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IICSA published its final Report in October 2022. This website was last updated in January 2023.

IICSA Independent Inquiry into Child Sexual Abuse

The Roman Catholic Church Investigation Report


J.3: Ex gratia payments

28. As dioceses and some religious institutes are registered charities, they must comply with charity law which requires the trustees to only apply the charity’s funds in furtherance of the purposes of the charity. This may affect the way a charity can make an ex gratia payment from the charity’s funds. An ex gratia payment is a payment which the trustees believe they are under a moral – but not legal – obligation to make but which they cannot justify as being in the interests of the charity.

29. Michelle Russell (on behalf of the Charity Commission) told us that, if a trust’s governing powers did not enable counselling to be paid for, she considered that an ex gratia payment could be used to fund counselling.

30. Cardinal Nichols told us that when he was Archbishop of Birmingham, the Archdiocese sought to fund new accommodation for a family whose children had been abused by a priest in their own home:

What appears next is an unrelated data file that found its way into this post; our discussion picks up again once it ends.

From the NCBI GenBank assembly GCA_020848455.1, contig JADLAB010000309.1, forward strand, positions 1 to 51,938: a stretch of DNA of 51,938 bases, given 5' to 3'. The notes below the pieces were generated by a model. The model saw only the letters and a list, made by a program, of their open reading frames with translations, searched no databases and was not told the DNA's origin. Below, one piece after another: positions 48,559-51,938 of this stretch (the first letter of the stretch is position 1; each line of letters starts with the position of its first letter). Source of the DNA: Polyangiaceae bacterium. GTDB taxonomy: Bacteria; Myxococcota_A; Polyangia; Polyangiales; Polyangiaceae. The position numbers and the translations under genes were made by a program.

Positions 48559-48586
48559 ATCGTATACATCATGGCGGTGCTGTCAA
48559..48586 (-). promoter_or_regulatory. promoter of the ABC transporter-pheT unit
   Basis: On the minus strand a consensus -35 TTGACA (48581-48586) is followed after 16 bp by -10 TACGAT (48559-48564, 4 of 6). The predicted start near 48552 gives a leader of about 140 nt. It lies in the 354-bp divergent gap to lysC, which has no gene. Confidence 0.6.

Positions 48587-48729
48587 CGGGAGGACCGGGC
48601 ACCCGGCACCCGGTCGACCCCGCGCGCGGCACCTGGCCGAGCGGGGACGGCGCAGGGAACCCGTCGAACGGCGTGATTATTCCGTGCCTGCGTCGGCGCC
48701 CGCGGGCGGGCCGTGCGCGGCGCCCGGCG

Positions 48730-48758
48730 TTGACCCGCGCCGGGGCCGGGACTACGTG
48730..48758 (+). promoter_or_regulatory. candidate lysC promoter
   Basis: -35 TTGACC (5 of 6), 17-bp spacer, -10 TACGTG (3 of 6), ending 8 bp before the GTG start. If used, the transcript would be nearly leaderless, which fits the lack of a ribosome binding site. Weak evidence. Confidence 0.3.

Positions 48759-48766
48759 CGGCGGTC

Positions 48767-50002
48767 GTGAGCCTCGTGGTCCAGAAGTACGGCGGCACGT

we had quite a long and difficult negotiation with the Charity Commission to say that that was a legitimate use of diocesan assets”.[1]

31. In July 2020, press articles reported that the Archdiocese of Birmingham had paid additional sums of money to two of Father John Tolkien’s victims, Mr Eamonn Flanagan and RC-A343. The Archdiocese was asked to provide further information about these payments. Archbishop Bernard Longley informed the Inquiry that the sums were paid as “additional, separate and discretionary” ex gratia payments by the Archdiocese’s trustees.[2] He explained that during and following the public hearing in the Archdiocese of Birmingham case study, he met with both victims and “offered to review the overall way the Archdiocese had responded in the past to the case, one part of which was the settlement”.[3] The Archdiocese reviewed Mr Flanagan and RC-A343’s records and reported to the trustees, who “did not consider that the settlements negotiated in 2015 were fair and reasonable settlements of the claims” and that the further ex gratia payments were “the right thing to do”.[4] Archbishop Longley stated that the Archdiocese will review “similar cases on a case by case basis if or when they arise”.[5] This proactive approach by the Archdiocese of Birmingham and Archbishop Longley to meeting with victims and survivors and to reviewing the past handling of cases shows how the Church can make genuine and meaningful redress.


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